TV SMITH's Dua Sen: Sepet ( A Review)
TV Smith's Dua Sen
TV Smith's Dua Sen. The politically incorrect irregular columnist combines his idiosyncratic observations and tangential commentary into a blog...


SEPET (A Review)
by TV Smith

When was the last time you saw a local movie in which a Malay girl and Char Siew appeared in the same scene? Writer-director Yasmin Ahmad's enigmatic Sepet pushed the frail envelope and fazed the mighty Censorship Board to (almost) no end. Ironically, the film - like its title - is a clever allegory of the narrow-mindedness afflicting present day Malaysian society.

Inter-racial relationships were previously explored within palatable context so as not to distress fragile audiences. In this genuine Malaysian film, Yasmin throws every stereotypes into the kitchen sink - a Malay scholarship recipient, a repressed Baba woman, a bigamous Chinese man, a Melayu Celup, a Chinese VCD peddler, a Tongkat Ali dependent - and even a road safety message. The only person missing is the Bhai guy. Out of it, comes an honest and brilliant film woven around a tragic love story.

Ng Choo Seong and Sharifah Amani play the star-crossed lovers whose parents are NOT the usual party poopers. Jason (or Ah Loong) is a VCD seller trapped in the inescapable underworld of protection and patronage. Orked harbours an unfulfilled fetish for slit-eyed hunks like Takeshi Kaneshiro. The objections to this unlikely relationship emanate from prejudiced peers, instead. Jason's best friend dissuades him with dreadful thoughts of circumcision and halal food. Orked's male friend calls her a slut cum bohsia and vilifies her for liking guys with mata sepet.

Unlike the spirited performance by Sharifah, fellow first-timer Ng was going through the motions until one particularly memorable scene. At the hospital where his best friend Ah Keong (Linus Chung) was recovering from a shark attack, the duo alternated seamlessly between Hokkien, Cantonese and English. Many of the (language) subtleties were unavoidably lost in the translated subtitles. This darkly funny scene centered on Malay girls in sarongs, Hang Tuah and the origins of the Babas; all skillfully done with a dash of the politically incorrect term - Huan Kia.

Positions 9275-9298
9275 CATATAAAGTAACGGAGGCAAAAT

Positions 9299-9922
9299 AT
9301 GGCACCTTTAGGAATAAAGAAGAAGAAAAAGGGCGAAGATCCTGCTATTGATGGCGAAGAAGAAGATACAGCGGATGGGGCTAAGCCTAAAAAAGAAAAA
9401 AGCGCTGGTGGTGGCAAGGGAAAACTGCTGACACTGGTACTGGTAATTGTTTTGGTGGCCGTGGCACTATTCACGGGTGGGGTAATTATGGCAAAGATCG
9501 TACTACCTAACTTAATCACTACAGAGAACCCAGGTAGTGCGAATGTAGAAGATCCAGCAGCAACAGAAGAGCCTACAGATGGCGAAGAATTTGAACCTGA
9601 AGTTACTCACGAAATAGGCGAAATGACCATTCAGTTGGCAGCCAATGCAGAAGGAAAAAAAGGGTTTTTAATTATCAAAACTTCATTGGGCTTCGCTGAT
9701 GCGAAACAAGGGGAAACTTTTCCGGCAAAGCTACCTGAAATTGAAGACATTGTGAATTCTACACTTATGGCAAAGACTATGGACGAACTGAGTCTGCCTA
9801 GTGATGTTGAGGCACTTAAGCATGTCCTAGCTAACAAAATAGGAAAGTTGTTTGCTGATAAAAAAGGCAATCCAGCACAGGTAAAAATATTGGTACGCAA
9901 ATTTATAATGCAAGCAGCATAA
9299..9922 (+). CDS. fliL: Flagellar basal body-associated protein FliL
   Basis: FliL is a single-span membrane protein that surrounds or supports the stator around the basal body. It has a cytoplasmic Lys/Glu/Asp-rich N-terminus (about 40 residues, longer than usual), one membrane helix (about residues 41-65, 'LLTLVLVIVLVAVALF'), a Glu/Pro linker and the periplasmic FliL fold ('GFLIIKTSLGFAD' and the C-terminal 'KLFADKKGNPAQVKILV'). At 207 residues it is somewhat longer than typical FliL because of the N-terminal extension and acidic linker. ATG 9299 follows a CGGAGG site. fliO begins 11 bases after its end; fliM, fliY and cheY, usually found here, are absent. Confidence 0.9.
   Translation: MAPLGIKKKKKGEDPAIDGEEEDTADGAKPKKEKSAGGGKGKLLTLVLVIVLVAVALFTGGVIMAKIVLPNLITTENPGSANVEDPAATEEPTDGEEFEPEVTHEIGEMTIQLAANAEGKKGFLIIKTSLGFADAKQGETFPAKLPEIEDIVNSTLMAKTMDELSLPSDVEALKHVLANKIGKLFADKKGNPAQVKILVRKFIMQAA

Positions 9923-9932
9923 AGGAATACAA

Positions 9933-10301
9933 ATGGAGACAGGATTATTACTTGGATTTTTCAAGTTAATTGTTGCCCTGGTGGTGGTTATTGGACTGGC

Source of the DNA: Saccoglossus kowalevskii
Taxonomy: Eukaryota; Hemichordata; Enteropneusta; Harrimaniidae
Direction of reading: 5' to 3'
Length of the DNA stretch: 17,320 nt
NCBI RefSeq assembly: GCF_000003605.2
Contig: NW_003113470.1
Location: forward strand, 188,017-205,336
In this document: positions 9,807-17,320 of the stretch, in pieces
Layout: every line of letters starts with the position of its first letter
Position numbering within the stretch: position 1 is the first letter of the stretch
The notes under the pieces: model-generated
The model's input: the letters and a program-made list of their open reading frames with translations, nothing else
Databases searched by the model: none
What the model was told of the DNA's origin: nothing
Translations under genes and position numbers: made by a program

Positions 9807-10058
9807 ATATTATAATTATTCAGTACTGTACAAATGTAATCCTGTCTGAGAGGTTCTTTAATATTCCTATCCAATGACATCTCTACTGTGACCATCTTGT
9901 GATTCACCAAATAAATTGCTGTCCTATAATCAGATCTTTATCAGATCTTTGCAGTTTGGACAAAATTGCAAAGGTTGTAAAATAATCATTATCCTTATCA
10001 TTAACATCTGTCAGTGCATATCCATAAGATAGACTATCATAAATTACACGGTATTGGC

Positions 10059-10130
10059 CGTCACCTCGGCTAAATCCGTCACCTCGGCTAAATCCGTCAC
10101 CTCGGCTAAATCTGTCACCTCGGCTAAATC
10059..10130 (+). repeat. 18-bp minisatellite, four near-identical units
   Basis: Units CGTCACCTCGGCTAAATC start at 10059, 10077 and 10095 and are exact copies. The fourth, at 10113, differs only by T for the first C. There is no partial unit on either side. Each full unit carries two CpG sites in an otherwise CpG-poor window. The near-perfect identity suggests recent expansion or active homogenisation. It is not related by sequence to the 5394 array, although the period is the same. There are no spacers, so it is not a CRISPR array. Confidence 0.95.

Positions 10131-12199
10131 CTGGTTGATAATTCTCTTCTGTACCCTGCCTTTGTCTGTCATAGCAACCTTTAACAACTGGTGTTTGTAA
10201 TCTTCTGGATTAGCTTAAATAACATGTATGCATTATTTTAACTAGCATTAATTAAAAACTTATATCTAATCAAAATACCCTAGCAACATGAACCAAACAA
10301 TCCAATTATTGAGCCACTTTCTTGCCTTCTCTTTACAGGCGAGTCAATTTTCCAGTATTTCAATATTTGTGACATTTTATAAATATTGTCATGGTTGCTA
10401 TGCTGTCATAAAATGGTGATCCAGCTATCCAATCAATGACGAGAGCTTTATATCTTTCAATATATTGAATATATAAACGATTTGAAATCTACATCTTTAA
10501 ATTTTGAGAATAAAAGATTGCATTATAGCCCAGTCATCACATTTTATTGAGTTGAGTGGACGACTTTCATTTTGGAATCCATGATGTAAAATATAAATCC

The introspective trio of Harith Iskandar, Ida Nerina (as the parents) and Adibah Noor (as the "servant") supplied many of the film's funnier and poignant moments. How this ménage à trois came about was not fully explained though. Nevertheless, Harith's amorous character spooked the Board too, I was told.

Yasmin described the enforced cuts as unreasonable beyond belief. In one scene, Jason said "Not all Chinese men cheat and not all Malay men are lazy". Orked's smug retort "That is where you are wrong; all Malay men are lazy" ended in the guillotine. The director explained that the whole scene was done tongue-in-cheek and it goes to show that Malays can joke about themselves.

Go watch this landmark Malaysian film before someone declares it immoral to laugh at ourselves.

© 2005 TV SMITH
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Previous Reviews: PUTERI GUNUNG LEDANG | See also: SEPET 2


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